Diana Augspurger knows a few things about Western New York laundry rooms – and the people who use them.

“There are some people who do laundry, and then there are some people who DO laundry. There are two very different rooms for those two very different people,” said Augspurger, owner of Creative Storage, 634 Linden Ave., and a member of the Interior Design Association of Western New York.

The first group basically washes and dries the laundry, puts it in a basket and carries it upstairs.

The second group “wants to invest a little energy into doing the laundry. For those people, this is an important space. The obvious accoutrements – ironing board, hanging bar, sorting baskets and folding space – are all critical items to their health and well-being,” says Augspurger, who sells a wide range of laundry room products at her store and also online at

A few tips:

• Consider function. Some people require the laundry room to do double-duty as a utility room. Utilizing wall space and keeping cleaning products, ironing board and other household items out of sight creates a neater space.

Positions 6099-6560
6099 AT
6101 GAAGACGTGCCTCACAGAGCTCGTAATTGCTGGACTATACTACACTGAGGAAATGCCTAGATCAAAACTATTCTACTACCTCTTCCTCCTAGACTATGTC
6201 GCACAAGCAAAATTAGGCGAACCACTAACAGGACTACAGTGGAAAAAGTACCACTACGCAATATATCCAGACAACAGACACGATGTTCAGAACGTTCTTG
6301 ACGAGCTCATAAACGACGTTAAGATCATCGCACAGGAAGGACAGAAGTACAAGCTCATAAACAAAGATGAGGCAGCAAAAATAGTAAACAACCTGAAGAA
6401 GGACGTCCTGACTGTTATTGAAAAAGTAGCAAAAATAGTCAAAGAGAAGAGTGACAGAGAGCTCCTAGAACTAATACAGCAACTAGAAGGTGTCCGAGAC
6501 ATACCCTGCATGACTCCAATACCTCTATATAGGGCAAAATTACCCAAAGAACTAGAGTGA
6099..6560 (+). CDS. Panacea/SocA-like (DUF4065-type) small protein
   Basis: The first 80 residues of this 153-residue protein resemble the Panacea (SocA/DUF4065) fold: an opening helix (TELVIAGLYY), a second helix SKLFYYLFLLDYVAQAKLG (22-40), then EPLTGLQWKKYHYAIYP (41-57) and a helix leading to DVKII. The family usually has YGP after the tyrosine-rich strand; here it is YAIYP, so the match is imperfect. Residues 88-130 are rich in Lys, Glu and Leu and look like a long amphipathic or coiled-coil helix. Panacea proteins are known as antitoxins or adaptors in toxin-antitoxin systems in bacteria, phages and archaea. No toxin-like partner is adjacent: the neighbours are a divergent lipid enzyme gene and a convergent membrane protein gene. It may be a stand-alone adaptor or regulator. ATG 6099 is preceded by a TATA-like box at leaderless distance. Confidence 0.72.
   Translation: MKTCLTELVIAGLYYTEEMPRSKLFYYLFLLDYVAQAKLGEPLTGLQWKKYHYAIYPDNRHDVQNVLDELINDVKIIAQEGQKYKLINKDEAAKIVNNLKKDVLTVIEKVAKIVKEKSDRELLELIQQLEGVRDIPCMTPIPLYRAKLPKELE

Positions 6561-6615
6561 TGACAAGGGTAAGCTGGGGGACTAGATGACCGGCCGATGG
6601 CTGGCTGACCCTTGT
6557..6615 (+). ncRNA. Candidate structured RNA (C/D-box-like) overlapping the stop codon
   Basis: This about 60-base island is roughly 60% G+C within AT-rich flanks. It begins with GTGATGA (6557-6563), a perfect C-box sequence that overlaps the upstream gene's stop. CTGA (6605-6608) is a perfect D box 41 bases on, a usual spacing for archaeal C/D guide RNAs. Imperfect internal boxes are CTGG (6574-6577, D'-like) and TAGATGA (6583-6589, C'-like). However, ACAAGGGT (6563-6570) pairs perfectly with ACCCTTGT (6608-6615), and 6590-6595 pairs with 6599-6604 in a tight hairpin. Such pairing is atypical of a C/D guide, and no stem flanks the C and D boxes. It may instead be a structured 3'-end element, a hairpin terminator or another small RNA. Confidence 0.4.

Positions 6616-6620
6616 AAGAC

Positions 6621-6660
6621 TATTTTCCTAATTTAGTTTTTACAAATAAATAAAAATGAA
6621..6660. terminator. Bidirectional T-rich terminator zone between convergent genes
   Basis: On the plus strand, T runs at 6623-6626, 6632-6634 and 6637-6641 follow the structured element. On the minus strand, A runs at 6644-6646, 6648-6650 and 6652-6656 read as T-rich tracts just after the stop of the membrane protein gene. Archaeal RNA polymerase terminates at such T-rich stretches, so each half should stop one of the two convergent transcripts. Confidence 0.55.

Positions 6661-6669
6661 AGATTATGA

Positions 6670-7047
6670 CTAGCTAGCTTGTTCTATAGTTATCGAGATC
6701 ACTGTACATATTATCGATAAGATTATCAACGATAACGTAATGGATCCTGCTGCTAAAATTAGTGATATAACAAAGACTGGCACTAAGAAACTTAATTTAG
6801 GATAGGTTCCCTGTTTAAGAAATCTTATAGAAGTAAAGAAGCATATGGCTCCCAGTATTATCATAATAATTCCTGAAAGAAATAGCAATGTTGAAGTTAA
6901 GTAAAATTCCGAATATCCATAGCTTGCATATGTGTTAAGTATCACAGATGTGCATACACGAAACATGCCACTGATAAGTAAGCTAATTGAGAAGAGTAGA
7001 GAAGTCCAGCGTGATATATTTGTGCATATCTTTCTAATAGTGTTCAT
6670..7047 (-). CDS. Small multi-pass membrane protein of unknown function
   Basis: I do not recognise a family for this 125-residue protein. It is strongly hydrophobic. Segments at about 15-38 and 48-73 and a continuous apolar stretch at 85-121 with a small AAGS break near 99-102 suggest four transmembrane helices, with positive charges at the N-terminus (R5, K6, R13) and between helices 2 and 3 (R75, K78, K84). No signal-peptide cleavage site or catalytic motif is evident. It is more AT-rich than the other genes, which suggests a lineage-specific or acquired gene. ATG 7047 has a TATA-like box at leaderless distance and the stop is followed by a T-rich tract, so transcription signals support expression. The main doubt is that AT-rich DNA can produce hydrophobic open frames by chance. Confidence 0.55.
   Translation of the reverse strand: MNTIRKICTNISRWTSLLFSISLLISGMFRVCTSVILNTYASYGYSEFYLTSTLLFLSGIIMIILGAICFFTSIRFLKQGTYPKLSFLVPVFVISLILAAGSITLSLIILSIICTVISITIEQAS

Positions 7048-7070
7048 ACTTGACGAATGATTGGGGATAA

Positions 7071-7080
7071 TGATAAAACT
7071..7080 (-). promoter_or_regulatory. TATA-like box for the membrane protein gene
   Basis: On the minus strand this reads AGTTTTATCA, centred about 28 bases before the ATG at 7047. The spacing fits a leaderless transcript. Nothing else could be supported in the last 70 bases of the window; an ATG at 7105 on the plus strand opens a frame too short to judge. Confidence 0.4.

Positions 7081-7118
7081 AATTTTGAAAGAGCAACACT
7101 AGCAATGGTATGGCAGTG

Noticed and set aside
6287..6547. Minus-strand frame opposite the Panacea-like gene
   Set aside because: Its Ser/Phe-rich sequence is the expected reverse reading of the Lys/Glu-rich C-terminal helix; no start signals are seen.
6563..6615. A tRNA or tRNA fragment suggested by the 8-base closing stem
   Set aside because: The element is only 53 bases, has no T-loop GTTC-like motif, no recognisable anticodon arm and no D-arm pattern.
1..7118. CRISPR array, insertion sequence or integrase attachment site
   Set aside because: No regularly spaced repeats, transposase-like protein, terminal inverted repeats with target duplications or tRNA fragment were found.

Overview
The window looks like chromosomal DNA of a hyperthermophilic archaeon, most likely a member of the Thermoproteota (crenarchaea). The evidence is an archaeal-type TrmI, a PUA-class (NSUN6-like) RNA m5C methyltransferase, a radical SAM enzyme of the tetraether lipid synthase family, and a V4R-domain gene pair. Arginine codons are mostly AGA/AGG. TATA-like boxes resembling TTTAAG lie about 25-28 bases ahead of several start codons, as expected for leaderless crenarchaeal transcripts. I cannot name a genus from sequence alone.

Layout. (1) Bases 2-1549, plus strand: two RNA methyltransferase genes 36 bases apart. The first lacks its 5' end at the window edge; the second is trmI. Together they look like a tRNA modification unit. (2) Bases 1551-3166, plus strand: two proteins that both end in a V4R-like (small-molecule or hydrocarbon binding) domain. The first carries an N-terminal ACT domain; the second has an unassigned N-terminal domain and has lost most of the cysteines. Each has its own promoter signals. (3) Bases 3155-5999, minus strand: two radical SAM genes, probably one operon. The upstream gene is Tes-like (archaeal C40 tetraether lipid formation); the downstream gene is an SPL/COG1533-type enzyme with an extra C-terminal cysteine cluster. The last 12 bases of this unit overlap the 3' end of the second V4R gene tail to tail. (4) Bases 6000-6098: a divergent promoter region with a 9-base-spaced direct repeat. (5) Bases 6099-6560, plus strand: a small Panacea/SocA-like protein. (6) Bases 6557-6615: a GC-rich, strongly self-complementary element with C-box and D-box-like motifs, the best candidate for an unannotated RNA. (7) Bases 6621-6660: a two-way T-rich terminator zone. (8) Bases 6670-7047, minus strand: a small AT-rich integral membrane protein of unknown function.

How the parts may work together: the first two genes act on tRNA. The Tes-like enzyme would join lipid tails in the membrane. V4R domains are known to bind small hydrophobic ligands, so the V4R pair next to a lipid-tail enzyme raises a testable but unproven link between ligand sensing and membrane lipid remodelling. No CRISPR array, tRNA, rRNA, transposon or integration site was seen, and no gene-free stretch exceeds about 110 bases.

• Consider layout. Do you really need an 8-foot-long folding table? High cabinets that are hard to reach? “If you’re going to use your laundry room as a sewing room, gift-wrap room and all those other things, then having a lot of counter space is great. But if you aren’t, then having more accessible shelves that are within your middle body height is more practical than a bunch of upper cabinets that you cannot reach,” Augspurger says.

• Plan drying spaces for hanging up (dress, shirts) and reshaping flat (sweaters). Many different drying racks are available, including those that fix and fold to the wall or attach and raise to the ceiling as well as indoor racks for small spaces and outside lines that mount to the side of a garage.

• How fancy? “There is an aesthetic that comes with doing laundry for a lot of people. There is something about it that speaks to their sense of cleanliness overall. For those people, the room certainly should be fresh and clean-feeling,” Augspurger says.

Put function first, then ask to what degree should it also be pretty? Pretty, after all, can get pricey.

– Susan Martin